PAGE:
Of Cabbages And Kings

The lowly cabbage is packed with nutrition. Mark Twain observed, “Training is everything. The peach was once a bitter almond; cauliflower is nothing but Cabbage with a College Education.”

Wild cabbage gets pickled or shredded into coleslaw. Its cultivated cousin cauliflower was prized as a delicacy at the court of Louis XIV.

Kings have not fared so well. When Louis XIV died in 1715, his funeral was marked by the jeers of the populace. The storm clouds of revolution were already gathering. On this side of the world, King George III was soon to lose power to President George the first.

With all its beneficence, democracy has its problems. It has led to the demystification of authority.

William Safire lamented, “The president of the United States lost his capital.” He was not referring to the British burning the Executive Mansion in 1814. He was railing against the “Triumph of the Lowercase” in the New York Times Manual of Style and Usage — especially their ruling that references to the (uppercase) President should be degraded to (lowercase) president — with the exception of a formal title before the name.

How the mighty have fallen.

Thank Heaven, the Times style guide still retained some residual reverence and proclaimed that G-d be spelled with a capital G. A Divine inspiration, no doubt.

At a wedding, my brother Rabbi Nota Schiller observed, “Nobody respects kings and presidents anymore. The only one people obey is the photographer.”

The concept of a king takes a central role in Jewish tradition. Moshe told the nation, “When you come to the Land that Hashem, your G-d, gives you, and possess it, and settle in it, you will say, ‘I will set a king over myself, like all the nations around me.’” (Devarim 17:14)

Even the very commandment hints to a conundrum: the desire to have a king “like all the nations.” And Moshe warns: “You shall surely set over yourself a king whom Hashem, your G-d, shall choose; from among your brethren shall you set a king over yourself” (Devarim 17:15).

Why was the prophet Shmuel angered when the people demanded, “Grant us a king”? (Shmuel I 8:6).

The Malbim points out that there is a key difference between a king (melech) and a ruler (moshel). A king and his progeny are chosen by the people. A ruler reigns by force.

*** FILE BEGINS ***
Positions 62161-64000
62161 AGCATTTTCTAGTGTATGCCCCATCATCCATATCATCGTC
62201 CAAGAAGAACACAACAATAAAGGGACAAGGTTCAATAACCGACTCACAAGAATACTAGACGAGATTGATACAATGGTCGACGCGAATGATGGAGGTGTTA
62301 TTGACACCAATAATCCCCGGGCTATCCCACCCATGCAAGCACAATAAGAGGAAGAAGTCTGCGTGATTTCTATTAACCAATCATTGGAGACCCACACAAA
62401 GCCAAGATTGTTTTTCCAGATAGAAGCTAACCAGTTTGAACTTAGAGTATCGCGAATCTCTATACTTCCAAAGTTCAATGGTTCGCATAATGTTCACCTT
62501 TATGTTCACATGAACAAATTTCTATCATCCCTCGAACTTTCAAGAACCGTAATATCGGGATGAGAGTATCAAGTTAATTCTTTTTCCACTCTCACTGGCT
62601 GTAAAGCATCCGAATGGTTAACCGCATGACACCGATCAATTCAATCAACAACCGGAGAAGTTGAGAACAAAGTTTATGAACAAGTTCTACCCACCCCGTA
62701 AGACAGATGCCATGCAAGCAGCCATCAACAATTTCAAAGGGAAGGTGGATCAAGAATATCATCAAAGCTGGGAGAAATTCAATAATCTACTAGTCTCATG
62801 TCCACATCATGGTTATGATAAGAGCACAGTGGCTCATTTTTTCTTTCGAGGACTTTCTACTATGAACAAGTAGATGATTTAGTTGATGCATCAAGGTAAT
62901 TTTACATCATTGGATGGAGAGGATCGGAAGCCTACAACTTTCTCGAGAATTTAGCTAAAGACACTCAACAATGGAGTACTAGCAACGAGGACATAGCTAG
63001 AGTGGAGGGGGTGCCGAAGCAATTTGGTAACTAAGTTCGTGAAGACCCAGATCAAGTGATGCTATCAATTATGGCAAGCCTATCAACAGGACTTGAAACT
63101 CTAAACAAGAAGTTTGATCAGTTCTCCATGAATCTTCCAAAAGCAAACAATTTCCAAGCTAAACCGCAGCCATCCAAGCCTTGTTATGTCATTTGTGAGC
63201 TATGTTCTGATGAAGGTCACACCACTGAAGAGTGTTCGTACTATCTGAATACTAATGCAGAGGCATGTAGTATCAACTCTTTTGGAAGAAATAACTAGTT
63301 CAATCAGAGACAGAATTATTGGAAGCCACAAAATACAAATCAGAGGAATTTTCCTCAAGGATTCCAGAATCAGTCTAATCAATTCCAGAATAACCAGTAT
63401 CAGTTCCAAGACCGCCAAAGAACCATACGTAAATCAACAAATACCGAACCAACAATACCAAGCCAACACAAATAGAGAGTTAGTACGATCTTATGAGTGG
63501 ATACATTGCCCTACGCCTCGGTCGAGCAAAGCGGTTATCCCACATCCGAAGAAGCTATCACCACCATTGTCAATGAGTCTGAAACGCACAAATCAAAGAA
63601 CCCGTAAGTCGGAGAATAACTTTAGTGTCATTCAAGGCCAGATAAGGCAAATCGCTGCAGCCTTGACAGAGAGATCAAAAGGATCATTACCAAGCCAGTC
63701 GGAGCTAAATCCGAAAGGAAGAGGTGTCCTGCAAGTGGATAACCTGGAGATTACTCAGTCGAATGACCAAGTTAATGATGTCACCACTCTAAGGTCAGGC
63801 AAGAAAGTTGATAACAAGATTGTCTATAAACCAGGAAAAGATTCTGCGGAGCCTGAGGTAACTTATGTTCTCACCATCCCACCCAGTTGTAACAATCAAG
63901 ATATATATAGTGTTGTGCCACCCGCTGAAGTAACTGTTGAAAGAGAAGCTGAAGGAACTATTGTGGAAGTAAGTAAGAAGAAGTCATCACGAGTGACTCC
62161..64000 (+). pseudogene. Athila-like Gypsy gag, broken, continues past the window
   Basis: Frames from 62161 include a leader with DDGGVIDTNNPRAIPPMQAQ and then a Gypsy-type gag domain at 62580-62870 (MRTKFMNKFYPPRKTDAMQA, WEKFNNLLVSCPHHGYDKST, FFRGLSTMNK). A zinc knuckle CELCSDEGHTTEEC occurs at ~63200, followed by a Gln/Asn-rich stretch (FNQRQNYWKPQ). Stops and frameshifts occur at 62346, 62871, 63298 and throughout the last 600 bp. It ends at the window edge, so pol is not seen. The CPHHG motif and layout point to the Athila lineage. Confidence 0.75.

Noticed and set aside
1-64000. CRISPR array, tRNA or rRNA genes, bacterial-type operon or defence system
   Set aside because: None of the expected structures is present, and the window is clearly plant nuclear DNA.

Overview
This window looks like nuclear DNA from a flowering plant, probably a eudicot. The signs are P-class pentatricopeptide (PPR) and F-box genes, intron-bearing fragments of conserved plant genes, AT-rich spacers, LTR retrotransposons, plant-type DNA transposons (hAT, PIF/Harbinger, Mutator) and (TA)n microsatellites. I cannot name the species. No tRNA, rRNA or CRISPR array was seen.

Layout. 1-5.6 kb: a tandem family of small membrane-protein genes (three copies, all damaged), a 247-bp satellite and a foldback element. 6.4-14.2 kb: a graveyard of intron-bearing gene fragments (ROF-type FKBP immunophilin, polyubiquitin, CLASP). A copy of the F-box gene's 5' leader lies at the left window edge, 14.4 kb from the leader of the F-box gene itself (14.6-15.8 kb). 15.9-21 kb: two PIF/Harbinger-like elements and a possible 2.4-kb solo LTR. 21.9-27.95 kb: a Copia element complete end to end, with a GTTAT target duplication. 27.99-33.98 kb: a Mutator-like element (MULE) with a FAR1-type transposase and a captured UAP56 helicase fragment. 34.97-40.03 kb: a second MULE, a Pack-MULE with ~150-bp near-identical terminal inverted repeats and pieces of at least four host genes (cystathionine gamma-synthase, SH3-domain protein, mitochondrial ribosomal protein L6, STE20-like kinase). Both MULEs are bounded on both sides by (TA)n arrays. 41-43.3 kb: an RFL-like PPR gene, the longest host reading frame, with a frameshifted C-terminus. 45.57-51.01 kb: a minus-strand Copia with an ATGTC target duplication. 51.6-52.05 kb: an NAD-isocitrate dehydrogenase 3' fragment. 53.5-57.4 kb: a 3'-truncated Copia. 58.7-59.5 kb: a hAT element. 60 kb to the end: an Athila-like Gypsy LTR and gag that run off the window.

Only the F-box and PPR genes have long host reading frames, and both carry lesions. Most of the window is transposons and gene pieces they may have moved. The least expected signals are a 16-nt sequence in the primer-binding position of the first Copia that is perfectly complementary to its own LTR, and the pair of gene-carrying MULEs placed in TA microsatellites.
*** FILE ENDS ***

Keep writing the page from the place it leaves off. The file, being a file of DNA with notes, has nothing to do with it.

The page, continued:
During the era of the Shoftim — the Judges — it was they who governed the people. The only king was the King of Kings. It was not yet the right time for an earthly king. And, as righteous as King Saul was, his reign ended in tragedy.

Harav Samson Raphael Hirsch, zt”l, explains the inherent distinction between a King of Israel and other kings. “Legislation, the creation of laws, is altogether not a product of Israel’s national life. Israel’s law is ordained, ordained from on high.”

Even the defense of the Land did not depend on a standing army. “The defense of this Land was taken over by G-d.” All the people had to do was follow the Divine Law. Our Defense Department was a higher authority.

Tragically, we have lost the appreciation for a king. In a lecture before Rosh Hashanah, Rabbi Nachman Bulman, zt”l, taught how the central idea of Rosh Hashanah is to reestablish the Kingdom of G-d. But, he said, we have a particular problem appreciating kingdom today.

To illustrate, Rabbi Bulman told about the fall of Haile Selassie, the formidable emperor of Ethiopia. Once, while Haile Selassie was abroad, rebels attempted a coup. All he had to do to crush the revolution was to return to Ethiopia.

Finally, in 1974, a revolution did bring an end to Haile Selassie’s reign. But even then, when a rebel came into the palace and confronted the emperor, the young man involuntarily saluted and said, “Your Highness, I have come to inform you that you are deposed.”

On Rosh Hashanah, we strive to bring back the sense of the Kingdom and the rule of the King of Kings.

As much as I live by words, sometimes words alone are not enough. It depends on how they are said … or sung.

Rabbi Bulman, a man of fire and passion in his ideas, also had the Divine gift of song. And when he led the services, he combined both.

One year, before Rosh Hashanah, a student at Ohr Somayach told Rabbi Bulman that he had some issues of faith. Rabbi Bulman, who was preparing to lead the Mussaf service, asked the student to please come over to him after the davening.

After Mussaf, the boy came to say good Yom Tov to Rabbi Bulman, who said, “You wanted to ask me something …”

The student shook his head and said, “No. I don’t have any more questions. You answered them for me.”

Please send smiles, sticks and stones to language@hamodia.com.

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